Among the most important unsolved problems in infantile paralysis is the port of entry of the virus. The recent experimental work of Howe and Bodian, supported by the Commonwealth Fund and reported in the August issue of the Bulletin of the Johns Hopkins Hospital, presents an opportunity for reviewing some of the newer facts and concepts with regard to the nature of this disease.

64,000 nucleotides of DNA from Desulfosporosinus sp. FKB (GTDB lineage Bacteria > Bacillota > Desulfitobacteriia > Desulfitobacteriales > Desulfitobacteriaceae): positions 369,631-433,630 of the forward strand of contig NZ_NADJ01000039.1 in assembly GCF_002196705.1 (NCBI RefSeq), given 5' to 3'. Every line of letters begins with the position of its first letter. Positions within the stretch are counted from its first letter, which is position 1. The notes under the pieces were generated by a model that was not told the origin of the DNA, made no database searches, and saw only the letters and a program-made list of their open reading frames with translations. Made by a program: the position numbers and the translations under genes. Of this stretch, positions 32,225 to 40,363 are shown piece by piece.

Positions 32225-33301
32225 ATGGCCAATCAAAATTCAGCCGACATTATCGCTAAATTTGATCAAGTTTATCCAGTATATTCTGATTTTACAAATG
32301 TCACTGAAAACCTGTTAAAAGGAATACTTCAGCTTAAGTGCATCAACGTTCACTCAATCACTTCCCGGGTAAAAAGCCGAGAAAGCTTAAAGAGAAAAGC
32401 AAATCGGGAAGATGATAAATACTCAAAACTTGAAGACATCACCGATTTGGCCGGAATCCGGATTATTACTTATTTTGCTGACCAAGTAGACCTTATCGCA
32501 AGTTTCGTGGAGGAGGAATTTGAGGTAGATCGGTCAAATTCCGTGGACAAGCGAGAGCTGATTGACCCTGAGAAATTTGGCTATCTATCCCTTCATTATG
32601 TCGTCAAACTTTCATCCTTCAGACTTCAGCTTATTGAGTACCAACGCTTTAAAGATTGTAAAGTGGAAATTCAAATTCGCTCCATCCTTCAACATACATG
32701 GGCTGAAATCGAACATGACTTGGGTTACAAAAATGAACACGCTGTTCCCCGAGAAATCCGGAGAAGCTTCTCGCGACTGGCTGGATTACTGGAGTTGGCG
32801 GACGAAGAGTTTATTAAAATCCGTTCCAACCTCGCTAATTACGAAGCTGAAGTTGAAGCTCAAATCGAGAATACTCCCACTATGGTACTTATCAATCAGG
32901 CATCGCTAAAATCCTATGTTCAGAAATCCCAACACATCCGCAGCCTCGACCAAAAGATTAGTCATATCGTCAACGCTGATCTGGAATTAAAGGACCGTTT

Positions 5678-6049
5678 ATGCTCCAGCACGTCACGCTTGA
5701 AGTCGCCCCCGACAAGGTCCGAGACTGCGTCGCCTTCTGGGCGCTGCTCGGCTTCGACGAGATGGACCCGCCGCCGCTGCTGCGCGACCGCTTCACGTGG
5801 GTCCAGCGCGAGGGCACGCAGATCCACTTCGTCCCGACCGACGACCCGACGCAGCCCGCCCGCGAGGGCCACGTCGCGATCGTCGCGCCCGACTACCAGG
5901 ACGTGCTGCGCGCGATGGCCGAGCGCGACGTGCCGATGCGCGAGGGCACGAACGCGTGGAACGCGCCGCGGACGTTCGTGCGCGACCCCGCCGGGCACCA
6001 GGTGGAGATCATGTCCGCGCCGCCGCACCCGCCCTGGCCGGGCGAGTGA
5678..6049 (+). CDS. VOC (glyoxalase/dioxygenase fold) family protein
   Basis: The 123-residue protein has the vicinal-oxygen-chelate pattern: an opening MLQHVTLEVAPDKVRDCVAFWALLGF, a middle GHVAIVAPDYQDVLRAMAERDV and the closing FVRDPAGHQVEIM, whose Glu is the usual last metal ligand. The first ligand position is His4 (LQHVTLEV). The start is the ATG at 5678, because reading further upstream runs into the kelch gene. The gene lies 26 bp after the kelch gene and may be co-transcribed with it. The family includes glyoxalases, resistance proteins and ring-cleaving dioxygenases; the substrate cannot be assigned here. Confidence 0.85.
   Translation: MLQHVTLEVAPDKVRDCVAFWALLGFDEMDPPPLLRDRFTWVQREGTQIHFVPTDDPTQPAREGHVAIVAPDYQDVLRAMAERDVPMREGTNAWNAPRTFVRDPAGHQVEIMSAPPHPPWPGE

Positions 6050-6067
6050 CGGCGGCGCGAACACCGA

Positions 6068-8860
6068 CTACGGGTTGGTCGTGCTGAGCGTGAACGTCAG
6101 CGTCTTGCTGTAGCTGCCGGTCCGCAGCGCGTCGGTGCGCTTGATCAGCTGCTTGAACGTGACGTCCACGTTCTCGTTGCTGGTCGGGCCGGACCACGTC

In estimating the rate of progression of poliomyelitis virus in the sciatic nerve of the rhesus monkey,1 the investigators inoculated the nerve at a single point and subsequently cut it at a higher level, at various intervals in different animals, to prevent an infective dose of virus from reaching the spinal cord. The rate was estimated to be approximately 2.4 mm. an hour. An attempt was made thus to control the variability introduced by the incubation period. The method of inoculation, the homogeneity of the